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Organization of consultation for sexually transmitted infections: IUSTI guideline


Organization of consultation for sexually transmitted infections: IUSTI guideline

The International Union Against Sexually Transmitted Diseases (IUSTI) has released guidelines on the organization of consultation for sexually transmitted infections. The guideline was published in the Journal of the European Academy of Dermatology and Venereology.

The guideline is an extension of the sections of 2012 IUSTI guideline on sexual history taking to include PEP and PrEP use, intimate partner and gender‐based violence, chemsex, swinging and psychosexual problems.

Furthermore, this updated IUSTI guideline highlights the potential for the use of technology in the context of sexual health to facilitate sexual history taking and partner notification.

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Personnel

The following staff groups are essential in the smooth running of a facility managing patients presenting with sexually transmitted infections.

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  • Administrative
  • Nursing – qualified and support assistants
  • Medical staff – physicians from various medical disciplines might be involved in such consultations (gynecology, genito‐urinary medicine (GUM), dermatology, dermato‐venereology, reproductive and sexual health (RSH), infectious diseases, family medicine/general practice, urology, forensic medicine)
  • Laboratory staff to process relevant investigations

Additional services and benefits 

  • Research team
  • Health advisors/contact tracers – or other appropriately trained personnel to assist in the process of partner notification, health promotion and risk reduction
  • Counselors
  • Psychologists

Confidentiality and other ethical considerations

  • Services should explain how patient information will be managed and shared, and on what grounds confidentiality might be breached.
  • When taking a sexual history in a non‐confidential environment, encrypted devices should be considered for recording sensitive patient information.
  • The writing group recommends that healthcare professionals delivering a sexual health service should be familiar with the ethical and legal frameworks on safeguarding adults and children, consent and confidentiality. Safeguarding involves protecting people’s health and human rights to enable them to live free from harm or abuse.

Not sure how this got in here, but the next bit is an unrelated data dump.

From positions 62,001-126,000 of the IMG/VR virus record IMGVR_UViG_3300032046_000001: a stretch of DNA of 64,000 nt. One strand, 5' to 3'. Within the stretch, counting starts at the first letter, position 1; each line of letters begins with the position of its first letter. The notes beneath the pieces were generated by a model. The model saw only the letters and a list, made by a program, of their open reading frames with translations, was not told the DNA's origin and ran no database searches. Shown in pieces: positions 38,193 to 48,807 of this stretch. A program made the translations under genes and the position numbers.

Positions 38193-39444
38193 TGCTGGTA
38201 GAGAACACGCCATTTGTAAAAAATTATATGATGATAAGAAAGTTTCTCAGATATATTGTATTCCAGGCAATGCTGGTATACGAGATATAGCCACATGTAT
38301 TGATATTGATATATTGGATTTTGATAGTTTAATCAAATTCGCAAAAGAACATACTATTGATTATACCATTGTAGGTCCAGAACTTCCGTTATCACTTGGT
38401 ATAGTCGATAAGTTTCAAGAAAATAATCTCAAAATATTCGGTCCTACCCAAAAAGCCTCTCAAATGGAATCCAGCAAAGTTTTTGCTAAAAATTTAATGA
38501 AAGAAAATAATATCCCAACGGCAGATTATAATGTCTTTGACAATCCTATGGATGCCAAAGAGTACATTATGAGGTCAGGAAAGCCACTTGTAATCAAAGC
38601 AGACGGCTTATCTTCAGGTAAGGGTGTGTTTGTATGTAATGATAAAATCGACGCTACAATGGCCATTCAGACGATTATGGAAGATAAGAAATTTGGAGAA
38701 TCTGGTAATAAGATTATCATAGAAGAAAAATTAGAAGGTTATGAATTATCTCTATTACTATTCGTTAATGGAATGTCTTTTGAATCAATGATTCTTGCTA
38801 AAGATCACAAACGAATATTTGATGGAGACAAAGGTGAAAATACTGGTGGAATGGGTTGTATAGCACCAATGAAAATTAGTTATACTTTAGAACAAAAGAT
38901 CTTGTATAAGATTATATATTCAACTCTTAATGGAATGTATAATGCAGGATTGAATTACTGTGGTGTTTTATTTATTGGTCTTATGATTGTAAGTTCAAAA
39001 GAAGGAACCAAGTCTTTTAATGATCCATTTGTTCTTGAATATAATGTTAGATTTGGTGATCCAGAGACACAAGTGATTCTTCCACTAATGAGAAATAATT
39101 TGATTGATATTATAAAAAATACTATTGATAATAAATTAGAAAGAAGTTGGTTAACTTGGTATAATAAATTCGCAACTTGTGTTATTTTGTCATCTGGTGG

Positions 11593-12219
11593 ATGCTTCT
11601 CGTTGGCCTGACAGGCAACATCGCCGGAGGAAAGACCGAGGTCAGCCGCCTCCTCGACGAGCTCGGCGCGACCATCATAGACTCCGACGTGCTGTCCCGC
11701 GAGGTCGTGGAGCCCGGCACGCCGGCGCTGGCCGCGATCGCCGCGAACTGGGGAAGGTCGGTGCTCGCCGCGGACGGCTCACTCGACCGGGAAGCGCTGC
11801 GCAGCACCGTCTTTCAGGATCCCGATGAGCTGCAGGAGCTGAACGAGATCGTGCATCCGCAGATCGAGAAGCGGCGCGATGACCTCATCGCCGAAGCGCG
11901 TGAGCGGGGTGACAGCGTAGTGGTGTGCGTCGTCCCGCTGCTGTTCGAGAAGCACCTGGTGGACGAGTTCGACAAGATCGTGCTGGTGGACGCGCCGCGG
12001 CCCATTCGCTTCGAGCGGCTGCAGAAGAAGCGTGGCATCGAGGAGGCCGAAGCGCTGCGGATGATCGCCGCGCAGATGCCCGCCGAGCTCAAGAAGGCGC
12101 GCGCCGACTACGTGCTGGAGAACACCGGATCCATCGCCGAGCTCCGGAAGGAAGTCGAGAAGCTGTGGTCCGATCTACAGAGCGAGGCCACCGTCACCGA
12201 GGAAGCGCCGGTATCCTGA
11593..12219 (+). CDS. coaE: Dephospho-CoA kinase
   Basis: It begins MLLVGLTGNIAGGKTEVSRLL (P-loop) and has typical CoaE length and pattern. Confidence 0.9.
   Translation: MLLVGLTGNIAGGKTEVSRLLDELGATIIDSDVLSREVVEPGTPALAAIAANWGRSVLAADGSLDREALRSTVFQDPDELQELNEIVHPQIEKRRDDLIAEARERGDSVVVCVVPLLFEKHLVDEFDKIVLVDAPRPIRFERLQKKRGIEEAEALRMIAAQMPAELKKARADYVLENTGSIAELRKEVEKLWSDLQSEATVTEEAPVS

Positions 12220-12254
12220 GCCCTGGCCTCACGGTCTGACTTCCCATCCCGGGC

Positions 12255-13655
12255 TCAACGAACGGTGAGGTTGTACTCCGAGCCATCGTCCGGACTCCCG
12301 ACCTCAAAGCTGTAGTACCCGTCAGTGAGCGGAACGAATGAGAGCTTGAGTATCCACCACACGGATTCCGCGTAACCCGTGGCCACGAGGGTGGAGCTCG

• It is good practice to obtain consent to share information with general practitioners (GPs) or family doctors, where the diagnosis or procedure may have long term health implications.
  • All attempts should be made to maintain patients’ dignity, allowing them to dress and undress in privacy, and only exposing areas as necessary to examine them.
  • A chaperone should be offered for all intimate examinations, to reassure the patient, act as a witness and assist in the examination and performing of any investigation.
  • The patient’s socio-cultural and religious values also need to be taken into consideration when delivering a sexual health service. Social, cultural and economic factors can all affect sexual desire, attitude, behavior, and practices.

History

  • The history taking should be approached systematically, with sensitive questions saved for later in the interview.
  • The language used by the healthcare provider should be modified, as necessary, to ensure it is comprehensible to the patient.
  • In some cases, self-completed questionnaires and computer-assisted structured interviews (CASI) via online consultation/”no-talk” services may elicit a more reliable history than face-to-face interviews.

All patients should be asked about the following:

  • Rectal symptoms
  • Oral lesions
  • Conjunctivitis
  • Rashes
  • Monoarticular/pauciarticular arthritis
  • Systemic symptoms
  • Sexual difficulties or dissatisfaction with sexual life

Female patients should also be asked about the following:

  • Lower genital tract symptoms, including details about vaginal discharge and vulval symptoms
  • Upper genital tract symptoms, including pelvic pain, deep dyspareunia, and menstrual cycle abnormalities.

To read the full guideline, follow the link

https://doi.org/10.1111/jdv.15577




Source: self

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